Stuffed Pork Loin

Stuffed Pork Loin

Pork loin, it can be such a problem-child!  Unless you’re lucky enough to have good access to meat from heritage breeds, most of the pork available is too lean and can end up being dry and flavorless after roasting.  There’s a couple of ways to help this – brining, and stuffing to add moisture.  Before James and I stopped eating grains, I often made a cornbread stuffing with fruit and bacon.  That was tasty, but no more bread for us!

This pork loin is stuffed with baby spinach, prosciutto, and dried apricots.  Not only does it look gorgeous, it will give your taste buds a good working out with layers of mustard-y spinach, salty prosciutto, and the sweetness of apricots and pork.


  • 2-3 pound pork loin roast (this was from the “rib” end of the loin)
  • 1/4 cup sugar
  • 1/4 cup kosher salt plus 2 T kosher salt
  • 6 cups water
  • Dijon mustard
  • Baby spinach
  • Dried apricots
  • 4 slices prosciutto
  • Pepper or pepper blend ( I like Florida Seasoned Pepper from The Spice House.)
  • Olive oil or Coconut oil (for browning)

Prepare brine by mixing sugar, kosher salt, and water in a gallon-size resealable bag.  Seal and shake until sugar and salt are dissolved.  (Make sure the seal is good before shaking!)  Put pork loin in bag, press out air, seal and refrigerate for 4-6 hours.

Preheat oven to 375F.  Remove pork from brine and dry well with paper towels.  Butterfly the roast by cutting down the center to about 3/4 inch from the edge; open up like a book, then make similar cuts on each half so that the roast lies flat and has even thickness.  (If you haven’t done this before, you might want to check out this excellent demonstration.)

prosciutto and spinach

Spread the inside of the roast with Dijon mustard (probably about 2 T).  Put a layer of spinach over the mustard, covering the meat.  Place the 4 slices of prosciutto over the spinach. Add a double row of dried apricots to the center of the roast.

Cut several pieces of kitchen twine, around 10 inches long or so (long enough to tie around the rolled pork).  Carefully roll the roast up and secure with the kitchen twine.  I tie the ends first, then the middle, then fill-in so that is it tied in about 1 inch intervals.  Poke any of the stuffing back in that came out when you were rolling and tying.  Season the outside of the roast generously with the pepper blend.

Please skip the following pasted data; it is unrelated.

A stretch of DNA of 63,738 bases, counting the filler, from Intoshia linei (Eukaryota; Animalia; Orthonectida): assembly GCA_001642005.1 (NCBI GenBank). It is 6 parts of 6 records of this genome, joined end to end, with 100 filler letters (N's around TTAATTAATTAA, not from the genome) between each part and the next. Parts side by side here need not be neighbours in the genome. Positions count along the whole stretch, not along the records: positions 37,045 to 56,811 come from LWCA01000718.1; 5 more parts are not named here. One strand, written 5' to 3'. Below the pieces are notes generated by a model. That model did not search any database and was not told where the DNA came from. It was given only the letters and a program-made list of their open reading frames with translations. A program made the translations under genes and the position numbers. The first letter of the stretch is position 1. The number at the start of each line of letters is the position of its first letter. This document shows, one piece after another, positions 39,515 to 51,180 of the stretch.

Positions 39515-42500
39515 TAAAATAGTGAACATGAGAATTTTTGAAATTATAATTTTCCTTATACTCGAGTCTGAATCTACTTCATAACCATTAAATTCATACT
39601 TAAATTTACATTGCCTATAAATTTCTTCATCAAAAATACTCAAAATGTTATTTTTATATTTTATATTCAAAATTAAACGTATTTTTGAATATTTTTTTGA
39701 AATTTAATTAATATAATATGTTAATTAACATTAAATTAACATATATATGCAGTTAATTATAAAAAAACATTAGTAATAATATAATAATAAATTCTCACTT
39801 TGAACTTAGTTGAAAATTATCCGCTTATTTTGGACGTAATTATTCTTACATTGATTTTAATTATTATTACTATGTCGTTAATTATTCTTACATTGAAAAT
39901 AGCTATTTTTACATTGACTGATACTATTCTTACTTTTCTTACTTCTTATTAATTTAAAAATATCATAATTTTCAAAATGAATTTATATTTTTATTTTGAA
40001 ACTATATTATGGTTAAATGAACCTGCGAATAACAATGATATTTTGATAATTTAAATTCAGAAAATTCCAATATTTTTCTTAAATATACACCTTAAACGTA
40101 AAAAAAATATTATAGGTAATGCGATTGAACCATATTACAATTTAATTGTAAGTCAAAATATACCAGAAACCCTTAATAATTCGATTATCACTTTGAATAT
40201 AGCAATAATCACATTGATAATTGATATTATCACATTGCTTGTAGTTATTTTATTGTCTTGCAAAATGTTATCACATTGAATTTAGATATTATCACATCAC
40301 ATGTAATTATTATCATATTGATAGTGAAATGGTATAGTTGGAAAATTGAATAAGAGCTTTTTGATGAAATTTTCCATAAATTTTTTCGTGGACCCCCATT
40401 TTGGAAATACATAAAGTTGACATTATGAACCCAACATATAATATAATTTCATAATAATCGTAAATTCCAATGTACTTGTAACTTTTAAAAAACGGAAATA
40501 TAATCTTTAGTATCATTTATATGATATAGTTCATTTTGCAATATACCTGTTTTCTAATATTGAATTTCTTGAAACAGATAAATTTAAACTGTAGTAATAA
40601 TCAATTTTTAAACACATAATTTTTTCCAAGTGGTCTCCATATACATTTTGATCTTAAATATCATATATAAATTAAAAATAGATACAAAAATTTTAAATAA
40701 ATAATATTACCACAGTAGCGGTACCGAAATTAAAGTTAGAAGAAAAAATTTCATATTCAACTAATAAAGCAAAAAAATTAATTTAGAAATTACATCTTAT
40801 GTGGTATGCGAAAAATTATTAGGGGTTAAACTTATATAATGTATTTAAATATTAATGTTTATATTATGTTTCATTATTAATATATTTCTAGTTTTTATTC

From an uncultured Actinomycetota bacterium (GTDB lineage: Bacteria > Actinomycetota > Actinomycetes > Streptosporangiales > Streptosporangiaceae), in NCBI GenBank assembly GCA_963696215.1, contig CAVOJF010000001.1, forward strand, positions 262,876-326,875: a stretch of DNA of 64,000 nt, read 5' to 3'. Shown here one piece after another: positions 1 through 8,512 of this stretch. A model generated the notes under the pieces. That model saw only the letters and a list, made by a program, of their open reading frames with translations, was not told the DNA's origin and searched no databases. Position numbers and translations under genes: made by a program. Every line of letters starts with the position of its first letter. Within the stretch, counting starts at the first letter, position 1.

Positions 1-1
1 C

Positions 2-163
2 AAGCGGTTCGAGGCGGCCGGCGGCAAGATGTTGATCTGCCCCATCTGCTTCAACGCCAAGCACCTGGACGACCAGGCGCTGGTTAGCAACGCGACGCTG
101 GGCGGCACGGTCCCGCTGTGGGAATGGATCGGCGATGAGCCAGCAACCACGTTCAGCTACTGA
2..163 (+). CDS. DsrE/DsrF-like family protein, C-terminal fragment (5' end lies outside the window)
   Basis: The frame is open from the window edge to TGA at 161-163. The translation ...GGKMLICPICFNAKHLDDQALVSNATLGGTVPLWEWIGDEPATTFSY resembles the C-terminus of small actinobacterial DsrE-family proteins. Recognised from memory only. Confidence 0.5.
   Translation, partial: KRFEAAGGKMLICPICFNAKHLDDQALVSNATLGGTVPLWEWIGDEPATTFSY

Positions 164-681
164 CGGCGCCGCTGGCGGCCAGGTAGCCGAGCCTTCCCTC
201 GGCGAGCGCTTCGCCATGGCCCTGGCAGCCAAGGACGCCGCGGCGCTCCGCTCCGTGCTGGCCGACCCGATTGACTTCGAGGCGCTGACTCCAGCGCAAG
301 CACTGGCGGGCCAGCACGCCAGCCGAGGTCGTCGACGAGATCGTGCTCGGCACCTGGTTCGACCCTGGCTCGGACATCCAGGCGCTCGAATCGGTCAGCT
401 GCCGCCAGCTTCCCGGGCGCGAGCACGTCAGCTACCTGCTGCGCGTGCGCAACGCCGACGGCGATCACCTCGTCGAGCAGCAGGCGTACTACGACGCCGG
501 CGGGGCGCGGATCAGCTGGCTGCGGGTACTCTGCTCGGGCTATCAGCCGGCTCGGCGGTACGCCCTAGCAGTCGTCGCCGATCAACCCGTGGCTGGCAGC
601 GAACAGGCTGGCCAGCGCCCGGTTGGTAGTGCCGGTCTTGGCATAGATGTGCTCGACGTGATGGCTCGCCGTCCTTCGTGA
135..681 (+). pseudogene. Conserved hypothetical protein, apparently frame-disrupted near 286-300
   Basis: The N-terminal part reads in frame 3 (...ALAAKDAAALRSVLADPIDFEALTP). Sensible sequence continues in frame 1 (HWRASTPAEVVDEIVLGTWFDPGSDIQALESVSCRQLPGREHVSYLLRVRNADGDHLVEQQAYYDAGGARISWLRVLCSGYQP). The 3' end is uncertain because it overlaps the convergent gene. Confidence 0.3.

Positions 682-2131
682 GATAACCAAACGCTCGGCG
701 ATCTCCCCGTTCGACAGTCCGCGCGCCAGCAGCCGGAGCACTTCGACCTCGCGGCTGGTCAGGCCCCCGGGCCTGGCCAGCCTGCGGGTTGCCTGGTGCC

Stuffed Pork Loin 1

Heat oil in a heavy saute pan to medium-high.  Sear the rolled pork roast on all sides until nicely browned.  Transfer roast to a shallow roasting pan on an oiled rack.

Roast at 375F until the temperature in the thickest part of the meat is 135-140F.  Remove from oven, tent with foil, and let rest for about 10 minutes.  The temperature of the roast will continue to rise during this time, and it also gives the juices a chance to redistribute.

When ready to serve, slice into thick pieces (1 to 1 1/2 inches).

[Clicking on any of the photos will bring them up to full-size.]

This post is linked to Primal Cave Friday @ Primal Toad.

Man does not live by food alone…he needs wine! And guitars! In honor of NGD, spinning a few classics. First up, legendary British guitarist, former Pentangle founder, John Renbourn’s Faro Annie. Beautiful collection of largely American material (White House Blues, Little Sadie, etc), masterfully played. Something to aim for with the new Martin, certainly!


And then the one that started it all, featuring Leo Kottke, Peter Lang and the incomparable John Fahey with Fahey Kottke Lange


A hugely influential record that introduced Fahey and Kottke to the masses. Mindbogglingly good, one of the largest sellers in the steel string guitar catalog. Not to mention it just sounds nice!


5 thoughts on “Stuffed Pork Loin

    1. No sauce! It was juicy enough that it didn’t really need a sauce, but I bet it would be great addition. (Mostly because I love sauces and would use any excuse to have one.) Perhaps something light that picks up on the mustard and fruit….

  1. Yum!! I made it for dinner last night (and made a tasty sauce for on top). It didn’t need the sauce, but it did enhance the flavors of the dish nicely. I adapted it from a Martha Stewart Mustard-Apricot Sauce to fit what I had on hand.
    1/3 cup reduced-fat sour cream (I used plain greek yogurt)
    1/3 cup Dijon mustard
    3 tablespoons whole-grain mustard
    2 tablespoons apricot jam (I used apple butter)
    It would be good with pork, chicken, or turkey 🙂

    Thanks again for an awesome recipe!!

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